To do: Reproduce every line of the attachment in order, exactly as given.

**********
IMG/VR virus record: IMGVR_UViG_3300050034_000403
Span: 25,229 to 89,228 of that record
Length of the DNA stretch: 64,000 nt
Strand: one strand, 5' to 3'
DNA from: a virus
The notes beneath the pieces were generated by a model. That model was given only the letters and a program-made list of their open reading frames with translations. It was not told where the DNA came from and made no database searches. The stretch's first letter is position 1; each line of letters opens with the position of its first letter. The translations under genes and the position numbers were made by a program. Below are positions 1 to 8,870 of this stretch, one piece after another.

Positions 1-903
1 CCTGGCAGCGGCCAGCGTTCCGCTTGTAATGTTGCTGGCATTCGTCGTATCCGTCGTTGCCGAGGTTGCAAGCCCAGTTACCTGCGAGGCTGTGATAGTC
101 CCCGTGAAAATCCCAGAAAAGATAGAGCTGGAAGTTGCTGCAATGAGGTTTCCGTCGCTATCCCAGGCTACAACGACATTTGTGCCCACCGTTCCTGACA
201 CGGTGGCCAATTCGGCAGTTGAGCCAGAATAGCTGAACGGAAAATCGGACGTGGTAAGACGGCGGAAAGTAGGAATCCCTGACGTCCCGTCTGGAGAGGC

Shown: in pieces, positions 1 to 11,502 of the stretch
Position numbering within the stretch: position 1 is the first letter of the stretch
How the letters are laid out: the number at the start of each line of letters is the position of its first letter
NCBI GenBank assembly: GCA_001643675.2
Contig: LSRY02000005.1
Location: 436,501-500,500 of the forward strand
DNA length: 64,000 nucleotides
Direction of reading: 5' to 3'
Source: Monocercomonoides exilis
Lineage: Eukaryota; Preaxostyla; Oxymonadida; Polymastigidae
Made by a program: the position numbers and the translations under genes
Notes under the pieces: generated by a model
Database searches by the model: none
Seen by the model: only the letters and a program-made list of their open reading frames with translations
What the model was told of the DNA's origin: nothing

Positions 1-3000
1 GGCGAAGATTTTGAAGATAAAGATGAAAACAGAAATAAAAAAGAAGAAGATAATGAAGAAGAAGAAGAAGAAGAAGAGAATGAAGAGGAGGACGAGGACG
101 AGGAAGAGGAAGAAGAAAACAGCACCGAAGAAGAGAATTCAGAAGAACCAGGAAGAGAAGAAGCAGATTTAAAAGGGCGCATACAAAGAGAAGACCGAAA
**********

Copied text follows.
IMG/VR virus record: IMGVR_UViG_3300050034_000403
Span: 25,229 to 89,228 of that record
Length of the DNA stretch: 64,000 nt
Strand: one strand, 5' to 3'
DNA from: a virus
The notes beneath the pieces were generated by a model. That model was given only the letters and a program-made list of their open reading frames with translations. It was not told where the DNA came from and made no database searches. The stretch's first letter is position 1; each line of letters opens with the position of its first letter. The translations under genes and the position numbers were made by a program. Below are positions 1 to 8,870 of this stretch, one piece after another.

Positions 1-903
1 CCTGGCAGCGGCCAGCGTTCCGCTTGTAATGTTGCTGGCATTCGTCGTATCCGTCGTTGCCGAGGTTGCAAGCCCAGTTACCTGCGAGGCTGTGATAGTC
101 CCCGTGAAAATCCCAGAAAAGATAGAGCTGGAAGTTGCTGCAATGAGGTTTCCGTCGCTATCCCAGGCTACAACGACATTTGTGCCCACCGTTCCTGACA
201 CGGTGGCCAATTCGGCAGTTGAGCCAGAATAGCTGAACGGAAAATCGGACGTGGTAAGACGGCGGAAAGTAGGAATCCCTGACGTCCCGTCTGGAGAGGC

Shown: in pieces, positions 1 to 11,502 of the stretch
Position numbering within the stretch: position 1 is the first letter of the stretch
How the letters are laid out: the number at the start of each line of letters is the position of its first letter
NCBI GenBank assembly: GCA_001643675.2
Contig: LSRY02000005.1
Location: 436,501-500,500 of the forward strand
DNA length: 64,000 nucleotides
Direction of reading: 5' to 3'
Source: Monocercomonoides exilis
Lineage: Eukaryota; Preaxostyla; Oxymonadida; Polymastigidae
Made by a program: the position numbers and the translations under genes
Notes under the pieces: generated by a model
Database searches by the model: none
Seen by the model: only the letters and a program-made list of their open reading frames with translations
What the model was told of the DNA's origin: nothing

Positions 1-3000
1 GGCGAAGATTTTGAAGATAAAGATGAAAACAGAAATAAAAAAGAAGAAGATAATGAAGAAGAAGAAGAAGAAGAAGAGAATGAAGAGGAGGACGAGGACG
101 AGGAAGAGGAAGAAGAAAACAGCACCGAAGAAGAGAATTCAGAAGAACCAGGAAGAGAAGAAGCAGATTTAAAAGGGCGCATACAAAGAGAAGACCGAAA